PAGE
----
The paragraph "Ha Lachma Anya" that we read at the very beginning of the Haggadah is enigmatic. What exactly is going on here? Let's take it line by line:
Matzah has two symbolisms. It was the poor bread that we were forced to eat during our years of slavery in Egypt. And it was the bread of redemption that God had us eat as He hastened us out of Egypt into freedom.
Why is only one of these mentioned here? And if only one is to be mentioned, surely the more appropriate one would be the positive one?
We'll leave this question hanging and return to it further along.
The first part of this is fairly simple. It sounds like an invitation to the poor. But the second part?
Jewish law states that the Paschal offering may only be eaten by those who signed up to be part of that particular group of people earlier in the day. What would happen was that a group of people, called a Havurah, would all go in on a single animal, which they'd share. Anyone who wasn't part of this group before Passover started was forbidden to partake of that animal.
One answer that is given is that this line is not said to people outside, but precisely to members of the group. To the family. But this leaves a lack of symmetry that is disturbing.
The answer lies in another point of Jewish law. The Paschal offering may only be eaten "al ha-sova", or when you are full. It is basically dessert. You are supposed to eat until you are full and only then partake of the Paschal offering.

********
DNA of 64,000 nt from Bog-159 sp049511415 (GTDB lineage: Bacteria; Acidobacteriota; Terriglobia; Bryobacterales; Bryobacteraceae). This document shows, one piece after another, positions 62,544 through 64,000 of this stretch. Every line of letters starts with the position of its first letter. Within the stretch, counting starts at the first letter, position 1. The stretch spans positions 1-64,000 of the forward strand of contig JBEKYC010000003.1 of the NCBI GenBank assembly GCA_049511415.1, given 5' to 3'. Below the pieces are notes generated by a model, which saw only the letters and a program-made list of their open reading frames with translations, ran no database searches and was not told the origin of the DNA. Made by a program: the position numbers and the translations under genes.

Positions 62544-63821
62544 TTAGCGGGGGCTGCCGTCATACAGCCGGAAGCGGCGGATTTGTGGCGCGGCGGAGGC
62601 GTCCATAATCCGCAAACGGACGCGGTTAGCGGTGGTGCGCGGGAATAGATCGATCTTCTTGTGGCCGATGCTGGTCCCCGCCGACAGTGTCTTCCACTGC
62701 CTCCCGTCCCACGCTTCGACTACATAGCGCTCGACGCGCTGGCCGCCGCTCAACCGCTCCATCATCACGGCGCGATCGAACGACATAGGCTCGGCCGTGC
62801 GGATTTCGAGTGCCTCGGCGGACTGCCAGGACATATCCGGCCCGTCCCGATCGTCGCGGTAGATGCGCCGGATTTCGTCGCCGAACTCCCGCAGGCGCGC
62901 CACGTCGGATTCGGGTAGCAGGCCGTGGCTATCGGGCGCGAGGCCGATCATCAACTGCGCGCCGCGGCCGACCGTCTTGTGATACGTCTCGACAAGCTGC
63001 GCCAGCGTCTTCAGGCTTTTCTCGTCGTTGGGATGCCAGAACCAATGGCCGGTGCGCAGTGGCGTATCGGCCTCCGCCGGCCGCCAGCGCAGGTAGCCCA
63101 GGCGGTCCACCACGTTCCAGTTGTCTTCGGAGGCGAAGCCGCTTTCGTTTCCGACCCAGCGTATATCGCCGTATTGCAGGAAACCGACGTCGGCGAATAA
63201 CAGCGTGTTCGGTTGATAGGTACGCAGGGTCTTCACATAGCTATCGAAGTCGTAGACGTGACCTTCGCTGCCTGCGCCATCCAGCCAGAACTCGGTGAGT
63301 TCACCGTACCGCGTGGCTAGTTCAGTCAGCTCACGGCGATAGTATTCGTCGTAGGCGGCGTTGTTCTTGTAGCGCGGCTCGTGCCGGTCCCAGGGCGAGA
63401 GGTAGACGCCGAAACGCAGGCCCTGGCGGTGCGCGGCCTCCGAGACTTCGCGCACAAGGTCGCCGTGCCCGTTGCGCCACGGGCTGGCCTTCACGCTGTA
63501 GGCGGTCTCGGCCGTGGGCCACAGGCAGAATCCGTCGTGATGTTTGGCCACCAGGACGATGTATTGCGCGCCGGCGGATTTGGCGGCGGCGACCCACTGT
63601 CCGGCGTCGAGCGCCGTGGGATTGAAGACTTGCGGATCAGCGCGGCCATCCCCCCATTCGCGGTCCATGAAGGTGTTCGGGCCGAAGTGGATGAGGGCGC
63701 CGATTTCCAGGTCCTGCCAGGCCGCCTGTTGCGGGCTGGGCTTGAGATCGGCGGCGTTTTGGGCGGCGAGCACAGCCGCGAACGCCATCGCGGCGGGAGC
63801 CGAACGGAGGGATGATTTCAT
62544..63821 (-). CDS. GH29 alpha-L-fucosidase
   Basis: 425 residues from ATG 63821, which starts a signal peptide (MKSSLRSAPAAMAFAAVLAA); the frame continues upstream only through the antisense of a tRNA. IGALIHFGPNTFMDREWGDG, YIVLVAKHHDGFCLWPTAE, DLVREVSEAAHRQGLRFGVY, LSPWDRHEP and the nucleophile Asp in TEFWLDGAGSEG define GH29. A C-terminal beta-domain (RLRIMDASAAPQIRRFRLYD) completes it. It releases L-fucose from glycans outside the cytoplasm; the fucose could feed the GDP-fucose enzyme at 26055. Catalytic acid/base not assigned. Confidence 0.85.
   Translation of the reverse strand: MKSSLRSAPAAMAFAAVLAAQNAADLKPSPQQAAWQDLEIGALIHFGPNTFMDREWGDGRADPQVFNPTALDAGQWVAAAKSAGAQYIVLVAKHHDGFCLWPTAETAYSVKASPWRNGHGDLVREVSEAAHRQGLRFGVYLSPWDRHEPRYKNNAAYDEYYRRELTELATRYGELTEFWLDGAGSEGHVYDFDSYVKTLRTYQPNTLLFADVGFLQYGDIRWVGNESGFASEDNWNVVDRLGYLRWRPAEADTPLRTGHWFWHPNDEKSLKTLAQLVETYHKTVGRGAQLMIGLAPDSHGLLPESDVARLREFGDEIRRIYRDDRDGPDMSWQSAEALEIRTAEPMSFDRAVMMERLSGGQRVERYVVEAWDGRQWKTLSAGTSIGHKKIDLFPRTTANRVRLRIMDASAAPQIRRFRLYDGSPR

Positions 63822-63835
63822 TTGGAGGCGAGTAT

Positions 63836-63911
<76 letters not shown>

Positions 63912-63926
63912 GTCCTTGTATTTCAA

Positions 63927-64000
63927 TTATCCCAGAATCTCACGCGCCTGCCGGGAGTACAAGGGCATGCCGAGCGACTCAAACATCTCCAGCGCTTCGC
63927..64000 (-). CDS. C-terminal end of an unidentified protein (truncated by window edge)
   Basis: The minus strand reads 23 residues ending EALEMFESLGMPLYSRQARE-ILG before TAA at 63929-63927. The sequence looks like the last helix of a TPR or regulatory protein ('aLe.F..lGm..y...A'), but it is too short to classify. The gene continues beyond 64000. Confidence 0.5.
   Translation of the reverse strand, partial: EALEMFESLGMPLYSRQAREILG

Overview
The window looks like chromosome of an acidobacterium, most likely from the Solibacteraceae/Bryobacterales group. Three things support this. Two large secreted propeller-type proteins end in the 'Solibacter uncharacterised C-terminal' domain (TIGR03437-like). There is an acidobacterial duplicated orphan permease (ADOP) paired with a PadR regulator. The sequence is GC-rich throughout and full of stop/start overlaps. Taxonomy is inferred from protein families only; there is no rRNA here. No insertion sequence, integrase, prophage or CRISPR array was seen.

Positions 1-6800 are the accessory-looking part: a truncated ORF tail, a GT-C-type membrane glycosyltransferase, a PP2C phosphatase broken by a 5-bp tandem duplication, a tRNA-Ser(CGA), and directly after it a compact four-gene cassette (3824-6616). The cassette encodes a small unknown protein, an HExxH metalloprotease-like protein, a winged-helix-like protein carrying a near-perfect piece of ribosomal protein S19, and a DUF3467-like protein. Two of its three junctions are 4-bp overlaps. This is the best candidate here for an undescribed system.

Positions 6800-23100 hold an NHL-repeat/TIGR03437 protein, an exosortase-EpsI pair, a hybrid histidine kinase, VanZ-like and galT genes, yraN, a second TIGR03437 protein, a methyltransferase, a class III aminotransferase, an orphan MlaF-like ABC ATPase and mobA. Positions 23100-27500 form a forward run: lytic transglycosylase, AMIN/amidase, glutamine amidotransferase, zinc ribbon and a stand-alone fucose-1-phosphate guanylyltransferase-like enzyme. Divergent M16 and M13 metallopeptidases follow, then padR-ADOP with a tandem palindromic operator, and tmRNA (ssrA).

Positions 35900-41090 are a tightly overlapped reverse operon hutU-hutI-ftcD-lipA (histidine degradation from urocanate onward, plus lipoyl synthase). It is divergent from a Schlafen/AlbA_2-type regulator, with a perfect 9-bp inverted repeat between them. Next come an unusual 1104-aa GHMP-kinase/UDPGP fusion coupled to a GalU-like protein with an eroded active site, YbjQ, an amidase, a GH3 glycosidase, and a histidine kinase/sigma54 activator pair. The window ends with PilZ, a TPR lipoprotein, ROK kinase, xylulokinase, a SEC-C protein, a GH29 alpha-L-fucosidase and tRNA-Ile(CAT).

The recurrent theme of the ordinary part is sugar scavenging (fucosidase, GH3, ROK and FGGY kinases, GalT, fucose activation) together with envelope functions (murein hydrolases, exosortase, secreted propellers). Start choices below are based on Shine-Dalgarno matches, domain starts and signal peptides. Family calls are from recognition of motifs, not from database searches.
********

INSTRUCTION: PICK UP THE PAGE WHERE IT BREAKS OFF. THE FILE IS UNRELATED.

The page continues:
So in fact, the first part of this is not a call to the poor to come and eat. It, too, is a call to the family, to the members of the group, to come and eat if they are still hungry, so that they will be able to partake of the Paschal offering.
As we sit and say this, we know that we are not in fact slaves. But this is understood by most people metaphorically. So long as we are not sovereign in our own land we are indeed slaves of a sort.
But what of the first line? We say this even when we are actually in Israel. Some explain that this is because it is a statement representing all of the Jewish people. So long as any of us remain in Exile, this passage is relevant.
But there is a basic problem. In the second passage of "Ha Lachma Anya", we speak of the Paschal offering. And here we speak of being outside of the Land of Israel. The Paschal offering may only be brought in the Land of Israel. How can the second and third passages both be included?
And now we come to the resolution of the puzzle. For this is what "Ha Lachma Anya" is: a puzzle. It is a riddle which asks: Heichi dami? What is the case?
The only time in all of history when the Paschal offering could be brought outside of Israel was the very first time. The night before we left Egypt. And this explains the whole of "Ha Lachma Anya". On that night, our only experience of Matzah was as the bread of affliction that our fathers had eaten in Egypt. On that night, we were indeed still slaves. And as bittersweet and tragic as it is, we believed that the following year we would be free men in the Land of Israel.
When we say "Ha Lachma Anya," we are weaving a tapestry of history, and putting ourselves in it. It is a role playing game. We imagine ourselves as though we are back 33 centuries ago, awaiting God's redemption. "Ha Lachma Anya" sets the tone for the rest of the Haggadah.
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